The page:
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Don’t release your “Ikan Bandaraya” into rivers and lakes, says LKIM

Released Ikan Bandaraya may threaten river ecosystem

Amazon Sailfin Catfish, or commonly known as ‘Ikan Bandaraya’, is a type of fish originating from the South American continent, imported as a ‘janitor’ fish for aquariums. However, having it released into the local river could threaten the river’s ecosystem here in Malaysia.  Fisheries Development Authority of Malaysia (LKIM) has called for the public not to dump the fishes into the river.

The Fisheries Development Authority of Malaysia (LKIM) has called on the public not to throw or release the “ikan bandaraya”, popular as an aquarium cleaner, into rivers and lakes.

Its chairman, Muhammad Faiz Fadzil, said the massive population of the alien fish had affected the fishermen’s income where the catch of local fish was scarce and fishing nets damaged.

Source: NST

LKIM Chairman Muhammad Faiz Fadzil has also said that the dumping of this fish into rivers has increased its population which would have short and long term effects like damage to fishery habitat, aquatic surroundings and biodiversity of freshwater fish in Malaysia.

This is in relevance to a report by NST, where the fishing jetty head, from Taman Tampoi Utama in Johor Bahru, complains about the presence of ‘Ikan Bandaraya’ which has affected the daily catch.

“Now, every time after it rains, the fish would be frequently caught in the fishermen’s nets, causing a lot of time spent freeing and throwing them away.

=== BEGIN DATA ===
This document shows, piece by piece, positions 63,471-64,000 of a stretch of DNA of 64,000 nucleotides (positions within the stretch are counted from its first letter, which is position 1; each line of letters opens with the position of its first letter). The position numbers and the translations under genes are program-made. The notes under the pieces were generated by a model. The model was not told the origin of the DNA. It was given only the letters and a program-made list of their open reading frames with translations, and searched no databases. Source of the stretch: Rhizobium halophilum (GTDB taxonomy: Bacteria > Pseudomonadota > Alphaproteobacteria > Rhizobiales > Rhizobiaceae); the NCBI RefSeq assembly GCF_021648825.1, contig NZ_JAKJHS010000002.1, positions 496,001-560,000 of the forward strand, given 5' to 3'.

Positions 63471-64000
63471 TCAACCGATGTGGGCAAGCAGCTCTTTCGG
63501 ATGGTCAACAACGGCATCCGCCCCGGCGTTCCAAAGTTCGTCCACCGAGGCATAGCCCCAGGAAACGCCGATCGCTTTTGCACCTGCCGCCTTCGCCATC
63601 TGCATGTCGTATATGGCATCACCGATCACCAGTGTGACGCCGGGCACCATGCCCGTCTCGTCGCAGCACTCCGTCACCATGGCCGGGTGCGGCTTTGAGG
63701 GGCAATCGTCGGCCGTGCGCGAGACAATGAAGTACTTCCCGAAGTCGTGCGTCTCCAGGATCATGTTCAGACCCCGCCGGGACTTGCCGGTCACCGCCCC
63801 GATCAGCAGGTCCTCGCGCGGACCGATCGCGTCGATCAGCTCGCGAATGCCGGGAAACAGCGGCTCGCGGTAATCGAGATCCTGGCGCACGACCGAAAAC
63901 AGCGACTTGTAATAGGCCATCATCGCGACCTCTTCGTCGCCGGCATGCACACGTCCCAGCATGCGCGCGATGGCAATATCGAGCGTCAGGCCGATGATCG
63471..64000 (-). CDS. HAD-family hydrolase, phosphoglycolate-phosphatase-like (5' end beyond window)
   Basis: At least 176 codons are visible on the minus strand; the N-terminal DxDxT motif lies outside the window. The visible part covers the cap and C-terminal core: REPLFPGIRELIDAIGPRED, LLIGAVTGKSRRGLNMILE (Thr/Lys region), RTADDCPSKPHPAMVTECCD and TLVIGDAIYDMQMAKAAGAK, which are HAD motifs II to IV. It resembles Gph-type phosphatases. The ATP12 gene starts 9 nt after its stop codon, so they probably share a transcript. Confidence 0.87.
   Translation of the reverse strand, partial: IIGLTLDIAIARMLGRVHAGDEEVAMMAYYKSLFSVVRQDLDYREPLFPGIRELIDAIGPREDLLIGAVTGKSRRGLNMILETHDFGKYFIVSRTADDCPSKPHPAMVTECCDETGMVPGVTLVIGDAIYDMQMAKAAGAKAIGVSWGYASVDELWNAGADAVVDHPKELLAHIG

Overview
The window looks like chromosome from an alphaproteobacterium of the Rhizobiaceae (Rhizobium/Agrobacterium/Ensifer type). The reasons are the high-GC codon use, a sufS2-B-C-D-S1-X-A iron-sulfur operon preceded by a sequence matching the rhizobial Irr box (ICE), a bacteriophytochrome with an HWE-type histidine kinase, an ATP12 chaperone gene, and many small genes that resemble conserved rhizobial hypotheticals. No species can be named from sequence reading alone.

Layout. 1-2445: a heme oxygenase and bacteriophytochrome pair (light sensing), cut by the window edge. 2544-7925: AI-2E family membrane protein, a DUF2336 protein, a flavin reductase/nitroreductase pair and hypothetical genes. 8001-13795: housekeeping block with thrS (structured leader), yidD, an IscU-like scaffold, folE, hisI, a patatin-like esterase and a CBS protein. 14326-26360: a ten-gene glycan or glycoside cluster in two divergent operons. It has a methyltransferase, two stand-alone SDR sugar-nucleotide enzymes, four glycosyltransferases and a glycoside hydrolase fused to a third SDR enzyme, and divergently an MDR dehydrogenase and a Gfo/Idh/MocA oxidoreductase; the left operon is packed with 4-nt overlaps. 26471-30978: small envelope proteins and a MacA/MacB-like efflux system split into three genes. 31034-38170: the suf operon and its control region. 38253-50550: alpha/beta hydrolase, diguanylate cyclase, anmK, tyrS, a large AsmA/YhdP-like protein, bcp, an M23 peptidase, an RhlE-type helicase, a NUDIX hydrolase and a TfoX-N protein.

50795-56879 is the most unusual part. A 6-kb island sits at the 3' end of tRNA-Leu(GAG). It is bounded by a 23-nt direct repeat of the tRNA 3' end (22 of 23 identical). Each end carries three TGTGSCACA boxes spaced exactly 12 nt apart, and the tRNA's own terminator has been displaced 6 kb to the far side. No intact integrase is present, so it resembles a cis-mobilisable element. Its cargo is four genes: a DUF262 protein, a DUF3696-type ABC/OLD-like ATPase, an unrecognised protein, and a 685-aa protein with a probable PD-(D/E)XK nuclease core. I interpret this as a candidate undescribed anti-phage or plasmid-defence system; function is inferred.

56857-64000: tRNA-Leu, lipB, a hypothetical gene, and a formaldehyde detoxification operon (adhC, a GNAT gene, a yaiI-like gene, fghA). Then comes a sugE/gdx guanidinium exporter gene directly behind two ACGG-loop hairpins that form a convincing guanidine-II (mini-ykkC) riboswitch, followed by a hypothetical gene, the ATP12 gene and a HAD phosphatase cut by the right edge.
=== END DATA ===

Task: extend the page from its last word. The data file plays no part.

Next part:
Previously, the fish could only be found in the upstream area of Sungai Skudai near the water gate, but now it can also be found downstream near Taman Tampoi Utama,”

Source: Taman Tampoi Utama fishing head jetty Osman Kassim, NST

State fisheries department director Zamani Omar, addresses the issues by setting up a team to investigate the report they’ve received.

“We did not receive any report on the matter before it came out in the media. We need to investigate the matter to find out the real situation, including the effects on the ecosystem.

The investigation is expected to take between two to four weeks. We don’t want to be too hasty because the news report said the issue had been ongoing for about 10 years.

We want to know the real situation so that we can find out the cause of the problem and take the necessary action so that it does not recur,” said Zamani.

Source: NST

This issue has caught the attention of Universiti Kebangsaan Malaysia (UKM) School of Environmental and Natural Resources Sciences senior lecturer Dr Abdullah Samat. In an interview with NST, he said that the presence of Ikan Bandaraya could threaten the native fish species and a potential to weaken the riverbank structure.

Besides that, the fish had the potential to weaken the river- bank structure caused by their burrowing habit during spawning season, he added.

“This kind of fish does disrupt our aquatic ecosystem.”

Source: Dr Abdullah Samat, NST

Abdullah Samat also added that the presence of the fish will bring no benefit to the local river ecosystem.

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Credit/Source:
NST

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